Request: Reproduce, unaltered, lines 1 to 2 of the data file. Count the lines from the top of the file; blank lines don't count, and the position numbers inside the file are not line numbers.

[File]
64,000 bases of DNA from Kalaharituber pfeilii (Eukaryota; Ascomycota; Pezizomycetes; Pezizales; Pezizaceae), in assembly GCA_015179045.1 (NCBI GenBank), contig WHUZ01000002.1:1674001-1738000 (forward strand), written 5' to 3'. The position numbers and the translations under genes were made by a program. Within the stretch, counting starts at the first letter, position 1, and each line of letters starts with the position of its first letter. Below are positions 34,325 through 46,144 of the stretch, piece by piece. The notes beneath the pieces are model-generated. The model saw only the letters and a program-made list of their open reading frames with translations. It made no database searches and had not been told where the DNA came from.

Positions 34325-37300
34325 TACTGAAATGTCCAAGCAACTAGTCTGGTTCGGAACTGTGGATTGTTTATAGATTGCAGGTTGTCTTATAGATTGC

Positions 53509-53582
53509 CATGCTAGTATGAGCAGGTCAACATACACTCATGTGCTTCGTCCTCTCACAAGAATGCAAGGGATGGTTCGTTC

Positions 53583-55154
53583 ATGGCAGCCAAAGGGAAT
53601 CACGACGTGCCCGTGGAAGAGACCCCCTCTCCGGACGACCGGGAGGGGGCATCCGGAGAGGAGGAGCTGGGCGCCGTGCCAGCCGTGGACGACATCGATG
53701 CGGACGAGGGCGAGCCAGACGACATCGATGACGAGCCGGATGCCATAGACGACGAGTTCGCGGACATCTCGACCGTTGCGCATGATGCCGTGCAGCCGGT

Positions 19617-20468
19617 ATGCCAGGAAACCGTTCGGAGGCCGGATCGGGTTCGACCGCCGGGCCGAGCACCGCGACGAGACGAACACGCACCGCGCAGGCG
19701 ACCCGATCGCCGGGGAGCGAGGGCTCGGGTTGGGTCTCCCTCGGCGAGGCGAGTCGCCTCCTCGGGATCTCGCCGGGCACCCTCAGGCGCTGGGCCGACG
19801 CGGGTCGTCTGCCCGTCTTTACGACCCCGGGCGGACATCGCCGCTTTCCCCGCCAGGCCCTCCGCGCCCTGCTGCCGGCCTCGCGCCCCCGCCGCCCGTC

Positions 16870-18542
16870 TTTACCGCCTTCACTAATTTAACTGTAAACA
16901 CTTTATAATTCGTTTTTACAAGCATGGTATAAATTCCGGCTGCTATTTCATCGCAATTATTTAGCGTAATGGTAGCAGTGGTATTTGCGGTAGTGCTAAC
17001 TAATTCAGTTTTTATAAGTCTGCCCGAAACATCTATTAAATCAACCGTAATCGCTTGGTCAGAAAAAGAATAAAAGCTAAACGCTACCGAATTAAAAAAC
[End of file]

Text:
64,000 bases of DNA from Kalaharituber pfeilii (Eukaryota; Ascomycota; Pezizomycetes; Pezizales; Pezizaceae), in assembly GCA_015179045.1 (NCBI GenBank), contig WHUZ01000002.1:1674001-1738000 (forward strand), written 5' to 3'. The position numbers and the translations under genes were made by a program. Within the stretch, counting starts at the first letter, position 1, and each line of letters starts with the position of its first letter. Below are positions 34,325 through 46,144 of the stretch, piece by piece. The notes beneath the pieces are model-generated. The model saw only the letters and a program-made list of their open reading frames with translations. It made no database searches and had not been told where the DNA came from.

Positions 34325-37300